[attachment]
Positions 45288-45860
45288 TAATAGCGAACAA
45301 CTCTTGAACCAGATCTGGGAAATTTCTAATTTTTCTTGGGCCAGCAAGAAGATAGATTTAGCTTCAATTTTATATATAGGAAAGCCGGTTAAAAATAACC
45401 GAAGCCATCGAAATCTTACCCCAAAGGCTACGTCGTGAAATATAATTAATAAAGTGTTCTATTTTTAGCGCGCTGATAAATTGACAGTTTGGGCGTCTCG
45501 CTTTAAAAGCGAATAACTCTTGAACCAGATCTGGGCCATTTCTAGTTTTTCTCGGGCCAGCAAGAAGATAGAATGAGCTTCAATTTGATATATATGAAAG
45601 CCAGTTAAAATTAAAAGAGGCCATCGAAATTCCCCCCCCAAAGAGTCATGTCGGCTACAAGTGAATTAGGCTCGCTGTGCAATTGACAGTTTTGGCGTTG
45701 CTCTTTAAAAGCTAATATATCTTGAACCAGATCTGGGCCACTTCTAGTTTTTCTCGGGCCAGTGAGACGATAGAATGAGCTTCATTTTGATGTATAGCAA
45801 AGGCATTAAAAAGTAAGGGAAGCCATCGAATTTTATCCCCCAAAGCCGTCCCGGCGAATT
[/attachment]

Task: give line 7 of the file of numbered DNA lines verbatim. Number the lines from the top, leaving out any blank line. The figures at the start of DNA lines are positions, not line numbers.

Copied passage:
45701 CTCTTTAAAAGCTAATATATCTTGAACCAGATCTGGGCCACTTCTAGTTTTTCTCGGGCCAGTGAGACGATAGAATGAGCTTCATTTTGATGTATAGCAA